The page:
For example, if I had a forty-year old client who could only do double unders, I wouldn’t have them do triple unders or get rid of them altogether. I’d keep them in the workout because that’s an element they can do. However, if my client can’t do pull-ups, I wouldn’t have him do them even though he could dead hang on the bar.

Another important thing to note is that scaling isn’t a one-time thing. Depending on how they respond to a given scaled workout, you may need to scale it differently the next time. This is where being observant and attentive comes into play. The better you know your clients, the more they’ll open up to you and tell you exactly what they’re capable of and what they like and don’t like.

Quick Tips: CrossFit Qualifiers for Masters and Teens - GYM FIT WORKOUT

Now with scaling, it may also be important to keep a client’s goals in mind. For example, if I had a very overweight forty-year old client, my goal isn’t to get him or her to do muscle-ups or handstand push-ups. My goal is get them in better shape overall. So while I’m trying to help them improve themselves, I’m also trying to keep them interested in fitness because if they become demotivated, they’re going to stop coming and then I won’t be able to help them at all.

Scaling and having options for people is an important key to making CrossFit accessible for everyone. It makes the workouts more enjoyable and it allows people of all abilities to participate without completely destroying themselves. The next time you go to a CrossFit class, take notice of the different abilities of the people in the class. You’ll notice that there are a few who absolutely kill it every time while others are just trying to get through it. The goal is to keep as many people in that second group as small as possible and the only way to do that is by scaling.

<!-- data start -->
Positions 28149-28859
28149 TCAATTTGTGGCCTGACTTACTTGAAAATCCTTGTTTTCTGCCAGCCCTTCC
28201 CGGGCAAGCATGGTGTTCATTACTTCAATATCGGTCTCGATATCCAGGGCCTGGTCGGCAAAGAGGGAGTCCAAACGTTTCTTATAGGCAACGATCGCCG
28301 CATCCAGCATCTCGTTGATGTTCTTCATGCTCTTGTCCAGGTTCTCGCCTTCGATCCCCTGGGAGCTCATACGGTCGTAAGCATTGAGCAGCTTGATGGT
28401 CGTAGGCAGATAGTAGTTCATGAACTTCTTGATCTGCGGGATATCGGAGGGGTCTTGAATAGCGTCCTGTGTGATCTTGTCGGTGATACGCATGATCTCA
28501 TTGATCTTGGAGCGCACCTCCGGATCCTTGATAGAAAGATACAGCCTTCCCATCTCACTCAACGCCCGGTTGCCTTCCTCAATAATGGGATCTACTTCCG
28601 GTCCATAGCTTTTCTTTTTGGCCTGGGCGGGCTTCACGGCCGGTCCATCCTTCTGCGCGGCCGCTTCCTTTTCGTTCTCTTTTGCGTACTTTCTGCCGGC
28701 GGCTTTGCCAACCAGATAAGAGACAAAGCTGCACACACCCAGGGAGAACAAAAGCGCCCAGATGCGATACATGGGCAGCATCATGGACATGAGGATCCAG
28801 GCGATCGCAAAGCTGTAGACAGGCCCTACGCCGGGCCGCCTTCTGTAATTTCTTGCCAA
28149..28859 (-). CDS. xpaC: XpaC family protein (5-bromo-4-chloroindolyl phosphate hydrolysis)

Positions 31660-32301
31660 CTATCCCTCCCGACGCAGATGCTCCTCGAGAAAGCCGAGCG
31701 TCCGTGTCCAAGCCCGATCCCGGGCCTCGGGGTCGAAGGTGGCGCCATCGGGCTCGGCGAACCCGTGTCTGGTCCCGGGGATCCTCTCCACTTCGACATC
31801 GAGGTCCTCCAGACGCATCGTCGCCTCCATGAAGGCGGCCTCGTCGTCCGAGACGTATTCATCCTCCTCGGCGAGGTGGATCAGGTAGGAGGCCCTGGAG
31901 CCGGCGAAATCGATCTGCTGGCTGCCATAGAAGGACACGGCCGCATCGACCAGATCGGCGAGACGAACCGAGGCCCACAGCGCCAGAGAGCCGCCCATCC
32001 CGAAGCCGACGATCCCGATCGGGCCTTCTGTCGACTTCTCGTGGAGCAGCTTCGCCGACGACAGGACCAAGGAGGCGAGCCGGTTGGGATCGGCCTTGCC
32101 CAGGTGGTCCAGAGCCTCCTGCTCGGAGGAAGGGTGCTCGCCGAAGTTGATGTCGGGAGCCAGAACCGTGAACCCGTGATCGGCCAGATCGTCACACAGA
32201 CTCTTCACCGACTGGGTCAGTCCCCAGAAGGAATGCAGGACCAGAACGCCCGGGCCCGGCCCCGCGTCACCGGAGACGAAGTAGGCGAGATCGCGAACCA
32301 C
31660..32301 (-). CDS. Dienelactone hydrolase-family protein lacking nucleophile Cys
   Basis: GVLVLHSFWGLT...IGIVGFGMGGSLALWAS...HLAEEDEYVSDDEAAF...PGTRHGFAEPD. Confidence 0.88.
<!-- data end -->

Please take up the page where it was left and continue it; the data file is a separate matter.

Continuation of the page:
Sources & references used in this article:

Strong is the new sexy: Women, CrossFit, and the postfeminist ideal by MS Washington, M Economides – Journal of Sport and …, 2016 – journals.sagepub.com

The use of functional training–crossfit methods to improve the level of special training of athletes who specialize in combat sambo by A Osipov, M Kudryavtsev, K Gatilov, T Zhavner… – Journal of Physical …, 2017 – efsupit.ro

Self-reported measures of strength and sport-specific skills distinguish ranking in an international online fitness competition by PR Serafini, Y Feito, GT Mangine – The Journal of Strength & …, 2018 – journals.lww.com

7 CrossFit by J Brighton – Gym Bodies: Exploring Fitness Cultures, 2020 – books.google.com

Tapering practices of elite CrossFit athletes by HJ Pritchard, JW Keogh… – International Journal of …, 2020 – journals.sagepub.com

Neuromuscular and autonomic responses during a CrossFit® competition: a case study. by NM MAIA, W KASSIANO, CO ASSUMPÇÃO… – Trends in Sport …, 2019 – tss.awf.poznan.pl

CrossFit for kids: An academic well-being program for middle school children by M Kloeris – 2017 – scholarworks.csun.edu

History of sport management by TW Crosset, MA Hums – Principles and practice of sport …, 2012 – samples.jblearning.com

First: What it takes to win by R Froning – 2013 – books.google.com